The operational bandwidth of this coupler is then limited by the other two parameters, namely, input
match at the ports and isolation between ports. An identical response at the output ports 1 and 2 makes
this coupler a perfect choice for applications where such a characteristic is required, e.g., beam-forming
networks for phased array antennas. It was found that compensating circuits are necessary at both the
difference port and the added port in order to achieve a proper match at the input and output ports and a
sufficient isolation between the output ports. The desired performance characteristics are dependent on
achieving the proper junction impedance with the ring impedance at both the difference port. The proper
junction impedances were optimized for output port VSWR and isolation with the aid of IE3D. A 100 Ω
impedance provided the optimum performance. A quarter-wave transformer can be used to achieve the
proper match at the difference port to a standard 50-52 termination. No further modifications are
necessary to achieve the broad-band performance.
The proposed geometry of the microstrip ring hybrid power divider is shown in figure 2 & 4.These
figures show the front view of the proposed geometry. The proposed design consist of a single layer of
thickness1.6mm and a ring hybrid power divider is deposited on it. Glassapoxi material is used as a
substrate. The dielectric constant of this substrate is 4.7. The Parameters of this power divider are shown
in given table.
Substrate Thickness 1.6mm
Dielectric Constant 4.7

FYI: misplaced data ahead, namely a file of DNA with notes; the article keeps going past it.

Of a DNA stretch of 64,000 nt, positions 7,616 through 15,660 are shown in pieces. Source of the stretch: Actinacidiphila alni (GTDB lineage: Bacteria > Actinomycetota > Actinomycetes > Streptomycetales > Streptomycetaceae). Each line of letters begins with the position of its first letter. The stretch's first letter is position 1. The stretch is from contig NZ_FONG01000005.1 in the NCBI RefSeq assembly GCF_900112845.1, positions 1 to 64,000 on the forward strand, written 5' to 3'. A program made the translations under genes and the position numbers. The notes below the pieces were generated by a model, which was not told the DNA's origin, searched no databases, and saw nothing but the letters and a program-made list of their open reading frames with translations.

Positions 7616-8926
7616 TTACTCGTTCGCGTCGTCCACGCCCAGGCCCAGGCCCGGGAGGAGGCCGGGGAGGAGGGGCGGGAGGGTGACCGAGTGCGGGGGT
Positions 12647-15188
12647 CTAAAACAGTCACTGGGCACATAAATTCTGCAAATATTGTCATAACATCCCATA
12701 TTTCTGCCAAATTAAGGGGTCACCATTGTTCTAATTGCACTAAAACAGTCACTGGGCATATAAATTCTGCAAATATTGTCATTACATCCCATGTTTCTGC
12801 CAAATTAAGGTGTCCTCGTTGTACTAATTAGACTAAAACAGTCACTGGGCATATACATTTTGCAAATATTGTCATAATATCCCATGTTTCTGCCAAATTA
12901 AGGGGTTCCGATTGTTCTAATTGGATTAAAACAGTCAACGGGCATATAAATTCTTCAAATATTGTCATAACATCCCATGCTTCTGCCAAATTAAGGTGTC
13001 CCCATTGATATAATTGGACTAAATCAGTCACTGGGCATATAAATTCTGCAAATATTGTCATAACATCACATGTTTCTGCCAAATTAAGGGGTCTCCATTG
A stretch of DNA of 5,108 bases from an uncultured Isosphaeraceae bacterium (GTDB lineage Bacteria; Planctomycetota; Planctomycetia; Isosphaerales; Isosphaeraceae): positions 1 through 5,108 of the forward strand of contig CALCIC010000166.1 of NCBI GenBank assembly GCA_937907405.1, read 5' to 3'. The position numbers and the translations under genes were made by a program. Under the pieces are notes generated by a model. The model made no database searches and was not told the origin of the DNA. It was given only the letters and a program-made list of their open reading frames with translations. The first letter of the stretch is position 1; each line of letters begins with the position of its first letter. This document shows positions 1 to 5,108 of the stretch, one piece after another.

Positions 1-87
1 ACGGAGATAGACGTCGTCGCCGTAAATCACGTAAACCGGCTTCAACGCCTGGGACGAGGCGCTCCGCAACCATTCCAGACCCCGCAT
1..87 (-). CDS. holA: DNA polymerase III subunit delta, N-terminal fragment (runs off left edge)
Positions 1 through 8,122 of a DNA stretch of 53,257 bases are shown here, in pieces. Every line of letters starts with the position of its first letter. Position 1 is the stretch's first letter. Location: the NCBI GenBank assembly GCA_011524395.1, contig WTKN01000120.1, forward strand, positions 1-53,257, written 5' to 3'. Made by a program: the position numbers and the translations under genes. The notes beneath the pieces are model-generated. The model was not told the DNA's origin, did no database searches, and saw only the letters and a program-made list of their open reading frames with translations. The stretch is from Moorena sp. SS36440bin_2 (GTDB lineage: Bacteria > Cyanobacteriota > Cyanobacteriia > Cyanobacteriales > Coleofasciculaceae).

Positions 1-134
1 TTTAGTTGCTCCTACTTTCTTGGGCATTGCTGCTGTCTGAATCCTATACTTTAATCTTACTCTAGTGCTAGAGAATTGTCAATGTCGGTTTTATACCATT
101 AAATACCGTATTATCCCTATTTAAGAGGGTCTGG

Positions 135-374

Loss Tangent (tanδ) 0.001
Thickness of Metal .002mm
Step Frequency 0.1 GHz
Fig. 2: Ring Hybrid with Defined Ports No
678 International Conference on Recent Trends in Engineering, Technology & Management
Fig. 3: Variation of S-Parameters with Frequency for Fig. 2
Fig. 4: Ring Hybrid with Defined Ports No.
Fig. 5: Variation of S-Parameters with Frequency for Fig. 4
Performance Analysis of Microstrip Ring Hybrid Power Divider 679
Fig. 6: Phase Variation with frequency
RESULT AND DISCUSSION
The simulation of the proposed design has been carried out by using IE3D commercial software based
on the method of moment. The theoretical results show the proposed power divider can provide good RF
performances on return loss, amplitude balance and isolation. To confirm the performance of the broad-
band power divider design, an equal power divider and a 3 dB (between output ports) power divider were
designed. The design frequency for both couplers was 0.75 GHz and the circuits were etched on a 1.6
mm substrate with a relative dielectric constant of 4.7. The measured coupling, phase difference between
output ports, input VSWR, and output port isolation are plotted in Figs.3 and 5 for the equal and 3.0 dB
power dividers, respectively. The input VSWR is somewhat higher than expected and is due to the ring
impedances being different from the design values, caused by the manufacturing tolerances. Additional
iterations on the design would improve the match and improve the performance even further. The
coupler performance will be closer to theoretical results at the lower frequencies since the tolerance
errors in construction of these circuits are smaller at lower frequencies.